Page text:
Boeing engineers voting on surprise contract extension

By Bryan Corliss
Feb. 25, 2020 © Leeham News — Unionized engineers and technical workers at Boeing begin voting this week on unexpected new contract proposals from the company that address two major areas of worker complaints LNA reported on last month: annual raises and paid family leave.

The proposals, which would extend the current contract by four years, came after SPEEA (the Society of Professional Engineering Employees in Aerospace) threatened to take Boeing to court over what it claimed were deliberate attempts by company management to hold down raises that engineers and tech were entitled to under the current contract.

Those threats led to talks between SPEEA’s executive board and Boeing managers, resulting in the proposed contract extensions. 

SPEEA’s seven-member executive board negotiated the extensions and is urging a “yes” vote. However, the union’s larger Bargaining Unit Councils (one each for both the engineers and techs, with a combined total of close to 100 representatives) did not go along with the endorsements.

There are two separate but related offers, one for engineers and one for technical workers. Voting is by mail. Ballots will be counted on March 9. About 18,000 Boeing workers are involved, most in Washington, but also in California, Oregon and Utah.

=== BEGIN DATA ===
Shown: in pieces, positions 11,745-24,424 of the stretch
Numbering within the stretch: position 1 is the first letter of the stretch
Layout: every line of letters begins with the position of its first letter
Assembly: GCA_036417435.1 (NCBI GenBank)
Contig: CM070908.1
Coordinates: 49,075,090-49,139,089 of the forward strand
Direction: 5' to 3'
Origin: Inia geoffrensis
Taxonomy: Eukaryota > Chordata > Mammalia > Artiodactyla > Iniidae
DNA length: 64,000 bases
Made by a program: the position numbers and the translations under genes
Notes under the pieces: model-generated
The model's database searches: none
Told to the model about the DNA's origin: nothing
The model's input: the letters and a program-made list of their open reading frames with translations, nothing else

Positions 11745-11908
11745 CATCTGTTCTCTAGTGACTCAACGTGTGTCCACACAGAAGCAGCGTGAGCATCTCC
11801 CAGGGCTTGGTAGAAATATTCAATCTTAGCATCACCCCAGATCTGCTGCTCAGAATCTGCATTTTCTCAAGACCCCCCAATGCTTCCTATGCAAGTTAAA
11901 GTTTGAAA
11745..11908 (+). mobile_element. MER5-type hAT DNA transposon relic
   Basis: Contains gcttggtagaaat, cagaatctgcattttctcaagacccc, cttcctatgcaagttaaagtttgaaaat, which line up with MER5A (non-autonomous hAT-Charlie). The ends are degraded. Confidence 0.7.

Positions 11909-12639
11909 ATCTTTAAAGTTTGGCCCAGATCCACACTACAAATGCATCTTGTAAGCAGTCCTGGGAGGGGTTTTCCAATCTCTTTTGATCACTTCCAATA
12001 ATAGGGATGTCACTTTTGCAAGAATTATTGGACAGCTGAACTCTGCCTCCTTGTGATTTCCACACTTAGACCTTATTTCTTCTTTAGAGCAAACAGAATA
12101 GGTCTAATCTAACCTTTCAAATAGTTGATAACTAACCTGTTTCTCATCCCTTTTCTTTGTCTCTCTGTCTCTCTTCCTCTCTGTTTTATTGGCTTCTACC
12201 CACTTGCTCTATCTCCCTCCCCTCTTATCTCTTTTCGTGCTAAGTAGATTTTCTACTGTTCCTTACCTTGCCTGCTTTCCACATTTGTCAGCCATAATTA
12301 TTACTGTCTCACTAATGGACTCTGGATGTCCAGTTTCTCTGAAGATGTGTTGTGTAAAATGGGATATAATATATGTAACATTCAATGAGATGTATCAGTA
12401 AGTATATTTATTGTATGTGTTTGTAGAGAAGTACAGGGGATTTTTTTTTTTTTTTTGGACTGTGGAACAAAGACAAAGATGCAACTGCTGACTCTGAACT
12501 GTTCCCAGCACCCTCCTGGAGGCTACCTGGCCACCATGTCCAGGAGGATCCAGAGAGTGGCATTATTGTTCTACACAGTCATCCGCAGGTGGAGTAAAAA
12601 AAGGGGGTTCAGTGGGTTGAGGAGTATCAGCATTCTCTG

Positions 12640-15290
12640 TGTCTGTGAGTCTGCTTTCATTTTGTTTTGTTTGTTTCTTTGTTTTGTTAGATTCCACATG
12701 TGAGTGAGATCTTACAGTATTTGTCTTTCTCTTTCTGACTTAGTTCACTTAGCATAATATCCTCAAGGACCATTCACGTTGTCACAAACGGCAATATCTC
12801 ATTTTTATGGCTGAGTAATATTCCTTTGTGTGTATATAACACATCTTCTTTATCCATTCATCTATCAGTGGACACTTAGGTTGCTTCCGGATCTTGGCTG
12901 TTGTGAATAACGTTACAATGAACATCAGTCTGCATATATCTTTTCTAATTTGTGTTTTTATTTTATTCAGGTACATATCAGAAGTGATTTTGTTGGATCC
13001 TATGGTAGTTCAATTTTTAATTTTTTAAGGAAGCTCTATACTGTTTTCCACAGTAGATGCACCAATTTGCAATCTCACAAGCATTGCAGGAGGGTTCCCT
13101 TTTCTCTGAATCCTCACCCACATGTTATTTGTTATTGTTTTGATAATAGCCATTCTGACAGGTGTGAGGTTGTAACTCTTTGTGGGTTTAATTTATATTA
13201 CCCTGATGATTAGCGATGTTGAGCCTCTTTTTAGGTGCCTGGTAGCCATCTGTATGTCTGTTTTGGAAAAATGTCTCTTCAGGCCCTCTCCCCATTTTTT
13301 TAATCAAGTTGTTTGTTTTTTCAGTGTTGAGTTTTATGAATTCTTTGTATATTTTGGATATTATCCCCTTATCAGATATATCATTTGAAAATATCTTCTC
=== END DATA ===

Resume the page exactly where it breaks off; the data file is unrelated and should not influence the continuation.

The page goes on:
Summary

  • Union confronted Calhoun over pay on Day One
  • Proposal locks in annual wage increases
  • SPEEA gets family leave this year

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Calhoun faces first test on labor issues

By Bryan Corliss
Jan. 29, 2020 © Leeham News —
Two weeks into the job, and new Boeing CEO Dave Calhoun is already facing his first labor-management showdown, with SPEEA, the union for engineers and technical workers at the company’s Puget Sound plants.

On Monday, the vice president of engineering functions for Boeing Commercial Airplanes sent a message to members of SPEEA at Boeing, saying that his team has agreed to meetings with SPEEA’s leadership to discuss “areas of contention between the company and the union.”

Chief among those is SPEEA’s charge that Boeing has been manipulating data used to help calculate annual pay adjustments for engineers and techs, while also allowing front-line managers to blow off  annual performance reviews required for engineers and technical workers to determine who would be released first in the event of a layoff.